How to Restore Baby Carriages
Standard strollers of today look markedly different from the regal baby carriages of the past. The original wood and metal elements in a baby carriage have been replaced by cheaper and more durable plastic parts, and the crisp, clean fabric that traditionally lined baby carriages has taken a back seat to contemporary prints and colors. Old baby carriages are a thing of beauty, but many of these antiques have been used and abused, leaving them far from their original polished status. You can easily refinish an old baby carriage, and restore it to its original glory.
Remove any fabric from the carriage carefully. Using a seam ripper, remove the seams holding the cover and all of the padding from the carriage. If this material is still in good shape, you can reuse it. If not, use the material as a pattern to create new fabric pieces.
Strip the wood. Using a liquid or paste wood-stripping chemical, remove the paint or varnish from wooden parts of the carriage.
Sand the wooden parts with low grit sandpaper to smooth any rough sections or remove any remaining paint or varnish residue. Fold the sandpaper, and push it gently into any nooks or crannies.
Repaint or stain the carriage. Select a paint color or stain, and paint or stain the wooden parts of the carriage.
Varnish the wooden parts of the carriage to create a smooth, polished look.
Polish any metal elements. Determine what metal the metallic parts are made of, and polish the parts using a polish intended for that type of metal.
Patch or purchase new wheels. Remove the wheels from the carriage, and patch them if necessary. If they are beyond repair, visit a local bike store and seek assistance in selecting wheels of a similar size with which to replace the original wheels.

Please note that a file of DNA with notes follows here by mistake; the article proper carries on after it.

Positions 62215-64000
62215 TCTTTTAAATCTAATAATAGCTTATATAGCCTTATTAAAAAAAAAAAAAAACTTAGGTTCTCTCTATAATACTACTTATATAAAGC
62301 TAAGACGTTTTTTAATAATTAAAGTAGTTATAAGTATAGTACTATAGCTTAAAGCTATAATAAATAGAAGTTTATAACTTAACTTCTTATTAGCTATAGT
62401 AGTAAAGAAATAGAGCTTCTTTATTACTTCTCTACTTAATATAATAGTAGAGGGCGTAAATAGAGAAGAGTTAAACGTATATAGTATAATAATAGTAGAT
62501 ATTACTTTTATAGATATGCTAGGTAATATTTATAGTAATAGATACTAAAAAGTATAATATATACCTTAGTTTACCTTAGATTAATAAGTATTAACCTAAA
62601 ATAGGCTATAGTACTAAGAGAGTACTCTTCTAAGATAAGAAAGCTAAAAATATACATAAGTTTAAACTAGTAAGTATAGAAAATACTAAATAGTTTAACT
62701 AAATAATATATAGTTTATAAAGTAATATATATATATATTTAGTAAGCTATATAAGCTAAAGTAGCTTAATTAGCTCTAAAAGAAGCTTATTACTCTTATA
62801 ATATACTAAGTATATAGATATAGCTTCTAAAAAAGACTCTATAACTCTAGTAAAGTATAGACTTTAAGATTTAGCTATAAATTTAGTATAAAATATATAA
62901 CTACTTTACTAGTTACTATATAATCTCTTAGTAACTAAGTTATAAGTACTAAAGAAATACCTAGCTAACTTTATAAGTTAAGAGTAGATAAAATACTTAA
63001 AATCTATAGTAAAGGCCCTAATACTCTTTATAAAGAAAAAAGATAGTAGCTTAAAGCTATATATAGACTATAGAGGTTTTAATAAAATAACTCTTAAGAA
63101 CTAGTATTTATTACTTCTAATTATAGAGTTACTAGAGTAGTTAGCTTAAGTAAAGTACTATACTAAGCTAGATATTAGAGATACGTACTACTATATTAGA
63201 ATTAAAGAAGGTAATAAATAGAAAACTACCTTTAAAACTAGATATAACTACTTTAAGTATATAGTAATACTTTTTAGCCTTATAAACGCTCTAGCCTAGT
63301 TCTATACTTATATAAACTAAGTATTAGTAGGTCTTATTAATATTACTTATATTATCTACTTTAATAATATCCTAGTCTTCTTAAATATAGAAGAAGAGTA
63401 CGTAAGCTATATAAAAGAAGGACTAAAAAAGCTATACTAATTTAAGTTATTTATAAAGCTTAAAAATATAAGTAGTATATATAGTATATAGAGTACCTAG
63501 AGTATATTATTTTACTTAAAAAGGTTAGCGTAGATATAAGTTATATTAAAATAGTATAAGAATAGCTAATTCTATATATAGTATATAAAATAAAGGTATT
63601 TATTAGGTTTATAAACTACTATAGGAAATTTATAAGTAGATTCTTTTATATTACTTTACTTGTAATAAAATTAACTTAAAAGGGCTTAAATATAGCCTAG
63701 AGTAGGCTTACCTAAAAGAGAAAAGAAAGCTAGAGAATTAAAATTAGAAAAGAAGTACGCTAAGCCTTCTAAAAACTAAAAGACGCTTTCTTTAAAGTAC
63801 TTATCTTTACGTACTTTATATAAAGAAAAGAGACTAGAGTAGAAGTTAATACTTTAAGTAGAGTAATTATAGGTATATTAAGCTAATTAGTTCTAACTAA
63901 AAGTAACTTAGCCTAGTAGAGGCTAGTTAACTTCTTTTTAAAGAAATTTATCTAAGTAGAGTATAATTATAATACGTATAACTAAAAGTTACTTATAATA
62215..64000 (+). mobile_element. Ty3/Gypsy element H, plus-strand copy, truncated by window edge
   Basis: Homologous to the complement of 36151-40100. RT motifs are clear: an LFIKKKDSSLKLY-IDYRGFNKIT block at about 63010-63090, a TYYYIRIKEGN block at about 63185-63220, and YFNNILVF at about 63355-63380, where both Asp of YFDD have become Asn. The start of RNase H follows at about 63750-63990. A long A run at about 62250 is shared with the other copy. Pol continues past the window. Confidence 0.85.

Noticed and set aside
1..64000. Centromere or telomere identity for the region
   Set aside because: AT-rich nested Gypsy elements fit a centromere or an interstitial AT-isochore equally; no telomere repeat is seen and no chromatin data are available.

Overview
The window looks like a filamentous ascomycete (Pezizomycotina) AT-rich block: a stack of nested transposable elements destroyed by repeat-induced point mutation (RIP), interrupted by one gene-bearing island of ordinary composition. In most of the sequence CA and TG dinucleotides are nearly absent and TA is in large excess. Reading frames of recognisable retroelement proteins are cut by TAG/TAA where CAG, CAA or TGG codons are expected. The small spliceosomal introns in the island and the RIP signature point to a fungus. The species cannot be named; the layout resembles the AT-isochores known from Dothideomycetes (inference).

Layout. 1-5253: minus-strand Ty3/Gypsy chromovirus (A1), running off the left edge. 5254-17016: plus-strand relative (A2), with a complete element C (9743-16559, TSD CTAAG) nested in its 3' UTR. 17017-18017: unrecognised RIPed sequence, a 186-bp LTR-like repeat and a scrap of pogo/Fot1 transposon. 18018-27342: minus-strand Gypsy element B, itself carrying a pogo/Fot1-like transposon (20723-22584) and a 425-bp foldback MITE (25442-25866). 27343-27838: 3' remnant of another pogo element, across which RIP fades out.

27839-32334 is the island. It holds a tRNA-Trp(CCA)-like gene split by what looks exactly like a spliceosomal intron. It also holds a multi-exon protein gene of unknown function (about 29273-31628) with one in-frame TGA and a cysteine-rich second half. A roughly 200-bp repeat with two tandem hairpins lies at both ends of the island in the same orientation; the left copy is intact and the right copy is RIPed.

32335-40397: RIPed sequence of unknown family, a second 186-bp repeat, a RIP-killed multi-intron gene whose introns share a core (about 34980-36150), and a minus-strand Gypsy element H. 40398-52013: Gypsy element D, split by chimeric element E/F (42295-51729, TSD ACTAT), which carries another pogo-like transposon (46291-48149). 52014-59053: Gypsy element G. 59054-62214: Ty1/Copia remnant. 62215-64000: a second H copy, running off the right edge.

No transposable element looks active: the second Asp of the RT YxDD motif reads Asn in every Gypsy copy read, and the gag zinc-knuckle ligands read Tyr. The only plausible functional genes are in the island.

Create new fabric elements. If the carriage cover and padding appear too worn, even after washing, use a seam ripper to take the old pieces apart, and lay them on new fabric. Use the original pieces as a pattern, tracing around them to cut out and sew new fabric liners and covers for the carriage.
Install the liners and cover. Using the same stitching method originally used to affix the liners and covers, replace the old fabric with the restored or recreated fabric elements.
Erin Schreiner is a freelance writer and teacher who holds a bachelor's degree from Bowling Green State University. She has been actively freelancing since 2008. Schreiner previously worked for a London-based freelance firm. Her work appears on eHow, Trails.com and RedEnvelope. She currently teaches writing to middle school students in Ohio and works on her writing craft regularly.
- kinderwagen image by Ewe Degiampietro from Fotolia.com